predictive capabilities

all with speed

and efficiency.

SHIFT IN WHAT WE ANALYZE

Enterprises need a broader, systems
-

based approach to the information they
examine and optimize. Stream computing
and event processing capabilities are
enabling the analysis of massive volumes.

24

© 2009 IBM Corporation

Building a smarter planet

Today, businesses understand the need to

drive greater efficiencies by taking action on

energy, the environment and sustainability.

LAWS, REGULATIONS AND STANDARDS

Governmental regulations and laws are
designed to reduce emissions of greenhouse
gases, protect natural resources and limit
further damage.

GROWTH OPPORTUNITIES

Worldwide demand for greener products,
technologies and services has opened up
the best emerging market opportunities
since the Internet boom of the 1990s.

STAKEHOLDER EXPECTATIONS


From investors to market analysts, from
employees to consumers and NGOs, the
clamor for consideration of environmental
and economic consequences of activities

is growing.

COSTS AND AVAILABILITY


Leaders face rising costs and uncertain
availability of energy, waste disposal,
water and raw materials. Risks for
physical assets due to climate change
and global warming are real.

25

© 2009 IBM Corporation

Building a smarter planet

Today, organizations can work smarter,

supported by flexible processes modeled

for the new way people buy, live and work.


ECONOMIC PRESSURES

Increasing strains on the global economy are
galvanizing leadership to build visibility and
control into their business models to mitigate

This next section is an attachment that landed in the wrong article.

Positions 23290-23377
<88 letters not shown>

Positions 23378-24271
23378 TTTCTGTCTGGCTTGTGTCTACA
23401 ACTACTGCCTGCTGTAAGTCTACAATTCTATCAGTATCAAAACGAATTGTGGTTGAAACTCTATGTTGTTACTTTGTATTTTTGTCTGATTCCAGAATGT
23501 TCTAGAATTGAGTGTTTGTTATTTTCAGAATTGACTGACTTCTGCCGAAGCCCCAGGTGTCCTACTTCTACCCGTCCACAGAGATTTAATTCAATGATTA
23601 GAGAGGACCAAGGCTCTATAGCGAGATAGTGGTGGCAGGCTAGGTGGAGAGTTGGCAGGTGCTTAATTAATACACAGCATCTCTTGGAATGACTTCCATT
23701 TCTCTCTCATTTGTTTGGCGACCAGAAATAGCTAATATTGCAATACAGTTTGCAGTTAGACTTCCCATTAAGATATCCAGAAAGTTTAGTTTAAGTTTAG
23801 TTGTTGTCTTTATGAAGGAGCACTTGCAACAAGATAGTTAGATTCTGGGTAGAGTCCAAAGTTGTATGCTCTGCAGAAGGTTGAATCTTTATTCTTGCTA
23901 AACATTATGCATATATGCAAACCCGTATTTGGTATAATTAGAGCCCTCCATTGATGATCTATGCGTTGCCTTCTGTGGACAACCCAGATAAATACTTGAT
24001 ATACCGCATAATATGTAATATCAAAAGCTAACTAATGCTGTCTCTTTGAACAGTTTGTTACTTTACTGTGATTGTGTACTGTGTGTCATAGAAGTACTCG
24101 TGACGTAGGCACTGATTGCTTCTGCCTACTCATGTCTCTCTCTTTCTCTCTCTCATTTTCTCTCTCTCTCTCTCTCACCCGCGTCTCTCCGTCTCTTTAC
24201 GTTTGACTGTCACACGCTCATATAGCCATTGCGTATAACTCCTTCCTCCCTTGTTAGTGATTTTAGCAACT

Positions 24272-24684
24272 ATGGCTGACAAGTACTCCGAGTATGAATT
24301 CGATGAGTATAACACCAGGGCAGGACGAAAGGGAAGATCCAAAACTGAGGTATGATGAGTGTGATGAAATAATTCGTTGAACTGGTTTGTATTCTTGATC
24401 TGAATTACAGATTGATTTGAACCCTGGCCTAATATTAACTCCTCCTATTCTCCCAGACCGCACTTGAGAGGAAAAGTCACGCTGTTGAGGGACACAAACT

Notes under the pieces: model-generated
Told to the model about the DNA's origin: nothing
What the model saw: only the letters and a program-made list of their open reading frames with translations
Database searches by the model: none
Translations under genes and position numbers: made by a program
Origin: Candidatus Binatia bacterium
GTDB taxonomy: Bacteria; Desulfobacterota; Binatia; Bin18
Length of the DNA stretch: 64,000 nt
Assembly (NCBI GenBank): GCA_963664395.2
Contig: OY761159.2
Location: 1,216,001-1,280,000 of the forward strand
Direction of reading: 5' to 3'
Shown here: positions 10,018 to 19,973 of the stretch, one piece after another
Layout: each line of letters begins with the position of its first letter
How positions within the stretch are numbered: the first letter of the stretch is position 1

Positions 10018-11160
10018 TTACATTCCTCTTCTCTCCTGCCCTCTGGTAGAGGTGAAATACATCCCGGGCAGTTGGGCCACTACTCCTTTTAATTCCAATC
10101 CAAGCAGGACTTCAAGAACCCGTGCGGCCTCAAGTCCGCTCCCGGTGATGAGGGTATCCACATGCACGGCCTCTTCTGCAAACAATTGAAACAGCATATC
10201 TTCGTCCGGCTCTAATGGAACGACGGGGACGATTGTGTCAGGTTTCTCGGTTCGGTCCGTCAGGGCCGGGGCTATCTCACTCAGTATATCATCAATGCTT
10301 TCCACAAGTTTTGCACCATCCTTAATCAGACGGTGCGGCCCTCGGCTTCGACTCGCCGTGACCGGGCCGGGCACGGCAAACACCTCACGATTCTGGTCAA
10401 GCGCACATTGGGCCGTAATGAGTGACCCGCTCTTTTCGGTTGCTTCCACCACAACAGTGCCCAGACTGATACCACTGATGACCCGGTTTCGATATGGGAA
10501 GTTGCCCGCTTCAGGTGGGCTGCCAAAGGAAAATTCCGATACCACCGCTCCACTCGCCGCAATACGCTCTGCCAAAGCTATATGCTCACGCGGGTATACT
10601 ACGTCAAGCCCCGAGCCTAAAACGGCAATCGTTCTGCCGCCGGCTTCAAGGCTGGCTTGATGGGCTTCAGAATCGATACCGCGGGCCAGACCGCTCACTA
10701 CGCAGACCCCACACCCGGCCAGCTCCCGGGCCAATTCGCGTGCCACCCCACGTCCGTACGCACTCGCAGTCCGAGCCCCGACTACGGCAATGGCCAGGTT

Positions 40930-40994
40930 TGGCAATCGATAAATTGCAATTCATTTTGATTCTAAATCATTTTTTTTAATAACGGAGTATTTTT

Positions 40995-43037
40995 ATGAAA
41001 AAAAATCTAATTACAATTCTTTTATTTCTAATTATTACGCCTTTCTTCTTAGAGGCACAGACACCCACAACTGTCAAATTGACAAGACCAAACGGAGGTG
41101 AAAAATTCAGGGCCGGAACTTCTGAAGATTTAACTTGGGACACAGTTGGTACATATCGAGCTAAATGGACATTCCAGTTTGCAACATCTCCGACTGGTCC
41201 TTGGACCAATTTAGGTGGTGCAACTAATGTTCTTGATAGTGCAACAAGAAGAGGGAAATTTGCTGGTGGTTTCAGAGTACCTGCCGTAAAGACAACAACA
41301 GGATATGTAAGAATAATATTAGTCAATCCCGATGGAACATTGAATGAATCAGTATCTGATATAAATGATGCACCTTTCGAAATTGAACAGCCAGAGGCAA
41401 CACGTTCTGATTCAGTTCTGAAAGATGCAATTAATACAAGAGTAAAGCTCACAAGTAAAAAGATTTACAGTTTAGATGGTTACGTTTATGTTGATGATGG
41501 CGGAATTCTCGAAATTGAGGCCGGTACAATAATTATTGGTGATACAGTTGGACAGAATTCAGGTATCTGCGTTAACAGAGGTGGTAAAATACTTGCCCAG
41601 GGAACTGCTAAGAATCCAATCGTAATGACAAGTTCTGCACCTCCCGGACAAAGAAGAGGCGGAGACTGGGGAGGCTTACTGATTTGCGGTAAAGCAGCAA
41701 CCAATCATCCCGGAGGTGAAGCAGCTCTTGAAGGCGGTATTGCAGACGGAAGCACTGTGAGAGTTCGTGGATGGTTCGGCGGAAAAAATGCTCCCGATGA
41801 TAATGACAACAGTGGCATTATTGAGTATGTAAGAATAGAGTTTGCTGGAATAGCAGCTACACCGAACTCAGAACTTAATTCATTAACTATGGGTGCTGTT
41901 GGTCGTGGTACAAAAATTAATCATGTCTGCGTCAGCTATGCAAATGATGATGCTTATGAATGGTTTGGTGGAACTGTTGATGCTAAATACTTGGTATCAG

risk and optimize profit.

GLOBAL COMPETITION

In a global economy, intense competitive
pressure is driving more efficient markets.
To stay ahead, businesses will need to build
more agile models and be the first to seize
golden opportunities.

THE DEMANDING CONSUMER

Customer expectations have never been
higher. By figuring out exactly what people
want, companies are tapping into hidden
opportunities and rolling out innovative
products and services.

IT INTEGRATION

Breakthrough applications like Cloud and
Web 2.0 are empowering the business
user, driving the convergence of business
and IT, and blurring the lines between
companies and their customers.

26

© 2009 IBM Corporation

Building a smarter planet

In today’s economy, we need dynamic

infrastructures that drive down costs,

and are intelligent and secure.


RISING COST PRESSURES

Business and IT assets are underutilized and
difficult to manage; operational cost and
complexity are reaching unsustainable and
uncompetitive levels.

NEW RISKS AND THREATS

Security, resiliency and compliance
challenges are created by the accelerating
pace of change and the proliferation of
operating, IT and “smart” assets that
compromise the underlying infrastructure.